The departure of Alan Milburn from the government is a big political surprise.
Milburn is seen as a leading Blairite
The former health secretary was seen as a leading Blairite and tipped by some as a future Labour leader.
One of the prime minister's most energetic ministers, he was regarded in Westminster he was regarded as highly ambitious.
There had been speculation that he wanted to leave the health department and move to a new role within the cabinet.
But he has quit the government saying he was finding it difficult to balance his political work with raising a young family - he has two sons - in the north east.
The MP said he had discussed the situation with his partner Ruth over the last 12 months.
Mr Milburn was born on 27 January 1958 and educated at John Marlay School, Newcastle, and Stokesley comprehensive in Cleveland, before going to read history at Lancaster University.
Born 1958 in Birmingham
Educated at John Morley School, Newcastle and Stokesley Comprehensive
Graduated in history from Lancaster university
Co-ordinator at Trade Union Studies Information Centre
Business development officer, North Tyneside Council 1990-92
MP for Darlington 1992
Opposition treasury spokesman
Chief Secretary to the Treasury 1998
Secretary of State for Health 1999
Raised by a single mother, he cut his political teeth by fighting for shipbuilding and steel jobs on Tyneside and a raft of other campaigns.
He worked in a Marxist bookshop called Days of Hope for £20 a week and was a CND activist.
He ran the campaign to save Sunderland's shipyards and is a past president of
the Union for Manufacturing, Science and Finance in the North East.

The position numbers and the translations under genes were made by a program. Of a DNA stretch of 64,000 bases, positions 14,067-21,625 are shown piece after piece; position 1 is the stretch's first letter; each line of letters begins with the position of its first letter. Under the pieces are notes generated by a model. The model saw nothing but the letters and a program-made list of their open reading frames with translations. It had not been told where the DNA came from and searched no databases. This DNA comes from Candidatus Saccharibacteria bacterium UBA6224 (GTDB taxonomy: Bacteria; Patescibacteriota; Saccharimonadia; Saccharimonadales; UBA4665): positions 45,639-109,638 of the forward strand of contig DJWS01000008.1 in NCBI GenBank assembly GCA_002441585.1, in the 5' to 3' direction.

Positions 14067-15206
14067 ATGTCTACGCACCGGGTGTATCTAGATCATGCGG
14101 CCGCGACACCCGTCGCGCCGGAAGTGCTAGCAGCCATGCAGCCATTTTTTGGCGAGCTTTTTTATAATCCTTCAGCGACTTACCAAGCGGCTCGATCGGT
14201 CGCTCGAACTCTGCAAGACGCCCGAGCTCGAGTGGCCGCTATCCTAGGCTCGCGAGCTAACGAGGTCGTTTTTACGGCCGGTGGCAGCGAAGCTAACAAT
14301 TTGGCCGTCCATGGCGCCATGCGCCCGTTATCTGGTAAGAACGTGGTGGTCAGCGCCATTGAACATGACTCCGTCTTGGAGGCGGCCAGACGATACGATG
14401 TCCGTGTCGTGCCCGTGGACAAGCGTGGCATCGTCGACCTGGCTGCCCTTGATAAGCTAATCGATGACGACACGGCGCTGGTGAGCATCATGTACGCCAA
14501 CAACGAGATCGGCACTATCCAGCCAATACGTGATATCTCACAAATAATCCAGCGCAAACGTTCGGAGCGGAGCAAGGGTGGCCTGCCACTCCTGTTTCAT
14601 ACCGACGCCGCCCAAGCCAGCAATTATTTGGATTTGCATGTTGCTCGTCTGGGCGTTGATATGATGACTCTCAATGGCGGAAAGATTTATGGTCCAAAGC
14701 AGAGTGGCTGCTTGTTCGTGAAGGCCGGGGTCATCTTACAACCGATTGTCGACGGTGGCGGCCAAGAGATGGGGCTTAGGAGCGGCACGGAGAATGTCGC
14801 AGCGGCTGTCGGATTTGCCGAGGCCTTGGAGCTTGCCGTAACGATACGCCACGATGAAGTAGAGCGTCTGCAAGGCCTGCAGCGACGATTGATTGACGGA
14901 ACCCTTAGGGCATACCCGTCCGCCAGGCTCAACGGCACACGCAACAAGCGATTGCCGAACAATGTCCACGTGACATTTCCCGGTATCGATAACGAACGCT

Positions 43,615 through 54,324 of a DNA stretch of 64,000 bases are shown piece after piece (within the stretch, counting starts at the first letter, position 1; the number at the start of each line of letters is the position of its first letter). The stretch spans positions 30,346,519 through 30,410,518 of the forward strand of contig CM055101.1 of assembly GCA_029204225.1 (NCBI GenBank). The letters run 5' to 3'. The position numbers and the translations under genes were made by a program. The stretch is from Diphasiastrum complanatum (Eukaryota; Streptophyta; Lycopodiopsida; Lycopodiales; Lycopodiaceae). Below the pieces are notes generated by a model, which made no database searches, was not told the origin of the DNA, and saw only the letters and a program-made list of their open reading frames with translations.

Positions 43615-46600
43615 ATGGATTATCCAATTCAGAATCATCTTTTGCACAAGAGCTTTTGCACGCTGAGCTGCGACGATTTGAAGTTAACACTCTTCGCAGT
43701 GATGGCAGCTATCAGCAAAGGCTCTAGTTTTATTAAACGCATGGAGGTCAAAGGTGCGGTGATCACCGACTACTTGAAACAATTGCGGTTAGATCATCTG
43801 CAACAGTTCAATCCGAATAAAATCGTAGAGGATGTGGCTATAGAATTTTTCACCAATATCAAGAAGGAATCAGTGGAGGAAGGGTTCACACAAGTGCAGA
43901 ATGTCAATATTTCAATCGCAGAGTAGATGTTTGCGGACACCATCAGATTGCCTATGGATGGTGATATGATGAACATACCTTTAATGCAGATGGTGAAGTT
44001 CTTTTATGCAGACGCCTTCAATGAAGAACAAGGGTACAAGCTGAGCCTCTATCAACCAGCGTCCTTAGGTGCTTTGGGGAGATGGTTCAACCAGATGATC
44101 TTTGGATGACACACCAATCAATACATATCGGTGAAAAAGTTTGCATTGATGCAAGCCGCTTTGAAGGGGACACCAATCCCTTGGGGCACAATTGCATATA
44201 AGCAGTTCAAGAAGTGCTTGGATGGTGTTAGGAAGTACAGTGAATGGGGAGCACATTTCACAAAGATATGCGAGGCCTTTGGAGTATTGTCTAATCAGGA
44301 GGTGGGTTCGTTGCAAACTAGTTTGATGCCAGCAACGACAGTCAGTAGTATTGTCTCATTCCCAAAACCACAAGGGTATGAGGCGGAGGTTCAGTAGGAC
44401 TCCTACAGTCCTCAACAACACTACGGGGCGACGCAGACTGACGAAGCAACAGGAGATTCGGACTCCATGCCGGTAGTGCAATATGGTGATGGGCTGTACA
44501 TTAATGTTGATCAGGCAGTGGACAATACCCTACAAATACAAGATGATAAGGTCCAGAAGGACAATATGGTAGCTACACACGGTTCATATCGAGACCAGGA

Mr Milburn decided to join the Labour Party in 1983, becoming MP for Darlington in 1992 after a career in trade unionism and local government.
He rose swiftly once Labour came to power in 1997, first as a health minister, and was one of Tony Blair's most highly trusted ministers, having been promoted to become health secretary following Frank Dobson's resignation in 1999.
Mr Milburn in his days as a young radical
He had moved into that position after working alongside Gordon Brown as chief secretary to the Treasury.
And he had a bruising battle with Mr Brown over the controversial foundation hospitals plan.
The chancellor opposed the moves and Tony Blair had to intervene in the clash between him and Mr Milburn.
And the health secretary took a lot of flak over the proposals, acting as a barrier between Mr Blair and the criticism.
'Passion and humour'
There is concern in the Labour rank and file that the foundation hospital proposals will create a two-tier health service.
But his "true passion" for the NHS and his "special blend of vision, passion and humour" was hailed on Thursday by Gill Morgan, chief executive of the NHS Confederation, which represents health service managers.
"The NHS will miss his powerful support and advocacy," she said.
She said he had helped the health service move forward with a "powerful vision about a more devolved health service and a real
understanding of the issues facing those at the NHS frontline".